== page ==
A Luminous Halo

"Life is not a series of gig lamps symmetrically arranged; life is a luminous halo, a semi-transparent envelope surrounding us from the beginning of consciousness to the end." --Virginia Woolf

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Location: Springfield, Massachusetts, United States

Smith ’69, Purdue ’75. Anarchist; agnostic. Writer. Steward of the Pascal Emory house, an 1871 Second-Empire Victorian; of Sylvie, a 1974 Mercedes-Benz 450SL; and of Taz, a purebred Cockador who sets the standard for her breed. Happy enough for the present in Massachusetts, but always looking East.

Wednesday, April 23, 2014

What I Had for Lunch Today: Vegan Sausage and Potato Scramble

If I had to run out of my house with only one item--in the case of some disaster like a fire or flood--it might well be my cast iron skillet. (The family photos are all in the cloud.) These days the skillet rarely makes it back into the cupboard; it's about the only cooking implement I put on my stove. Cooking for the family was a Norman Rockwell-style affair; cooking for myself is usually a one-dish meal.

Today it was onions, red peppers, green peppers, vegan Italian-style sausage, Yukon Gold potatoes and a handful of those little cherry tomatoes, all stir-fried in olive oil with a bit of sweet basil and oregano. A good meal for a rainy day.

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Maggie Rose Redux

In 1960, I kept a diary. I was 12 years old. In 2011, I posted in this blog each day the text of my diary entry for that same day in 1960. Many things I remembered, but a surprising number of entries seemed to have been written by another person. In many instances I had no recollection whatsoever of the events described, and I was taken aback by some of my reactions. Overall I had the feeling, copying out those old entries, that a messy, disorganized, slightly mercenary preteen had usurped the place of the saintly little Cicily of my memories. The diary Cicily had terrible taste in movies, didn't always finish her homework, and was occasionally mean to her friends. Part of me wanted to burn the evidence, but being a journalist and a historian, I opted to publish it here.

On April 9, 1960 I wrote:
 "At Steiger's there was a fountain, so we threw in pennies (my pennies). I finished 'Maggie Rose,' it was wonderful."
I have no recollection of having read Maggie Rose. But I was curious about what my younger self--the self I am realizing I don't actually know all that well--would have considered "wonderful." The Springfield library system no longer owns a copy of the book, but the Berkshire Athaneum does, and through the miracle of the inter-library loan, that copy arrived at my local branch a few days ago and I was able to re-read it.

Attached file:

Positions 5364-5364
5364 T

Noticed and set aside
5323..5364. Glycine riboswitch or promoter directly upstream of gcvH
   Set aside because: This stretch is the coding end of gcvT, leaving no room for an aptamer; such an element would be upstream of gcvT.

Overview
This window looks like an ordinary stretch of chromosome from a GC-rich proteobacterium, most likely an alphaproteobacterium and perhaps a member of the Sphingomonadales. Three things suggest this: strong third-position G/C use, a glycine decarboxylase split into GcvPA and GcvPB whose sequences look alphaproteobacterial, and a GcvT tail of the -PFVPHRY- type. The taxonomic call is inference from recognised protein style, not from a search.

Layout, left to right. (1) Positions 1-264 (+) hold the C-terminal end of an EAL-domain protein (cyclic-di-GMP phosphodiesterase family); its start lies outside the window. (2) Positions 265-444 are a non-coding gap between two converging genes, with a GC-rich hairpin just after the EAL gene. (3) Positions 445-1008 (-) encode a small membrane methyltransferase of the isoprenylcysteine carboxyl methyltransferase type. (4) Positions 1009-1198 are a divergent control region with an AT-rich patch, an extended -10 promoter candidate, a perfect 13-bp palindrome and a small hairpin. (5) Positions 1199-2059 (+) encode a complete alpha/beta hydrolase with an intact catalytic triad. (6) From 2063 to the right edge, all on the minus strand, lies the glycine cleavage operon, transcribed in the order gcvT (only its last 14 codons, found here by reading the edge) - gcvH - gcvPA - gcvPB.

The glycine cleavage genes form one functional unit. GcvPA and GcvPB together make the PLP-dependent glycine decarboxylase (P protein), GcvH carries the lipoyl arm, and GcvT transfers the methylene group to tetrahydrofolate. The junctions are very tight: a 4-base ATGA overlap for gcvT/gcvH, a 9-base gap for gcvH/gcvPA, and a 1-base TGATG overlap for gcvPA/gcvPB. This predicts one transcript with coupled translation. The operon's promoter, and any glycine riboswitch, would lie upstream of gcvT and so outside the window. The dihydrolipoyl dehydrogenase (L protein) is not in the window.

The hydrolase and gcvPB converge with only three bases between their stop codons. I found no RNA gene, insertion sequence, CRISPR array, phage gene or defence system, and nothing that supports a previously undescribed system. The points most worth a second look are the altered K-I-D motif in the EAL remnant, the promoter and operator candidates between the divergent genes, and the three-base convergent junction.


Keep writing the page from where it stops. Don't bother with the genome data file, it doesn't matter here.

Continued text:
Maggie Rose is written by Newbury medalist Ruth Sawyer, a storyteller, teacher, reporter and author who lived in Boston. (Sawyer's son-in-law was Robert McCloskey, author of Make Way for Ducklings.) It's illustrated by none other than Maurice Sendak. The story takes place in 1951. Maggie Rose is an enterprising little girl, the rest of whose family is cheerfully indolent. On June 24 she realizes her birthday, which falls on Christmas Eve, is exactly half a year away. She makes plans to have, for the first time, a real birthday/Christmas celebration (her family is too lazy and too poor ever to have gone to that much effort). For six months she works to earn money and make preparations. The story ends on December 24 with her party, a smashing success.

Maggie Rose actually is a pretty good book. I think what I like about it--and what my twelve-year-old self probably liked--is the sense of place evoked in the story. Maggie Rose lives in a small Maine seacoast town. She spends a lot of time outdoors in her "secret place" on the fringe of the woods. Flora and fauna are lovingly described by Sawyer...hemlocks and pine, spruce and birch, mosses, rocks, sparrows. The other nice thing about the book is Maggie Rose herself. She's a reader, a dreamer, and a resourceful child. Kind of like me as a girl. Or at least what I think I was like.

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